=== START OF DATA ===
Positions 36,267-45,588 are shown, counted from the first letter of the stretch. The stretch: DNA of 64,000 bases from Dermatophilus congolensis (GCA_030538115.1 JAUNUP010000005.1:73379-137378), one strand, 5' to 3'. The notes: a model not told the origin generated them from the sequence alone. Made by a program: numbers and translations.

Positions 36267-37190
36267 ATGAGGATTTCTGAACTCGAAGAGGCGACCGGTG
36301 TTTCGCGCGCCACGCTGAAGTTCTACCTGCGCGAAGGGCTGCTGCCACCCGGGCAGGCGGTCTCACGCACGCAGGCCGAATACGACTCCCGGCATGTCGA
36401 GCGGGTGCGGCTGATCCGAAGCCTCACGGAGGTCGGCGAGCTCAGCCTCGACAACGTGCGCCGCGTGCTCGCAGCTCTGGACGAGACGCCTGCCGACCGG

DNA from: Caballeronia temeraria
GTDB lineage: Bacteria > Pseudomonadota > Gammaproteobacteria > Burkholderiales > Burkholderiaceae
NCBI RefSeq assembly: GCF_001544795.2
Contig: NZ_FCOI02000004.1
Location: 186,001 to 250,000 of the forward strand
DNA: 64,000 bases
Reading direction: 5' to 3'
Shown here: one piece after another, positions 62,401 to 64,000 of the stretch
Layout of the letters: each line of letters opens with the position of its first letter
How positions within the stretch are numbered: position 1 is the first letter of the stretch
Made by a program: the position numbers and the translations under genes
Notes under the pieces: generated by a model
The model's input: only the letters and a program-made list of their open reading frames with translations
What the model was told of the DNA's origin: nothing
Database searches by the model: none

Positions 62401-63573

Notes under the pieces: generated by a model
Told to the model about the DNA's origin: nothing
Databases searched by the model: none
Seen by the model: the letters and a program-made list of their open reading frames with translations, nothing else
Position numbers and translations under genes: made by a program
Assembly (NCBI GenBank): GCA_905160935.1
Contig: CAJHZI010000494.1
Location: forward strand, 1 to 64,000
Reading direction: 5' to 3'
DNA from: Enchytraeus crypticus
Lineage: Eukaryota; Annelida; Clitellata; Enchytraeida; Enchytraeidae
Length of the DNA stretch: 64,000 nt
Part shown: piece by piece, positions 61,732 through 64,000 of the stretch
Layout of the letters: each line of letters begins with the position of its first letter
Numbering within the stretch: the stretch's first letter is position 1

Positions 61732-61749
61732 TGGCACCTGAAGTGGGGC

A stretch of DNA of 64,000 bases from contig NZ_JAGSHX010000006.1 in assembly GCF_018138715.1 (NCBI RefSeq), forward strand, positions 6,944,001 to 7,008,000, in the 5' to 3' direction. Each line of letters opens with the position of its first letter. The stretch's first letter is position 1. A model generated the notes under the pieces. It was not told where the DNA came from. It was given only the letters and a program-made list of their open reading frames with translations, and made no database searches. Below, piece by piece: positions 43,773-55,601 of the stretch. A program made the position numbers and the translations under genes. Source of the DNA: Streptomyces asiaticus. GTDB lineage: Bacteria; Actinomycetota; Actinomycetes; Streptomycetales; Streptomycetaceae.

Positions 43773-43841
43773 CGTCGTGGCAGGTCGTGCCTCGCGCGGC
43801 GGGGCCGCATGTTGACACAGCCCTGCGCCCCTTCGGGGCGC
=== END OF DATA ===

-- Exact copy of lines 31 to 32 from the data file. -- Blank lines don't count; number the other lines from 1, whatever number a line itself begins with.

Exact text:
DNA from: Enchytraeus crypticus
Lineage: Eukaryota; Annelida; Clitellata; Enchytraeida; Enchytraeidae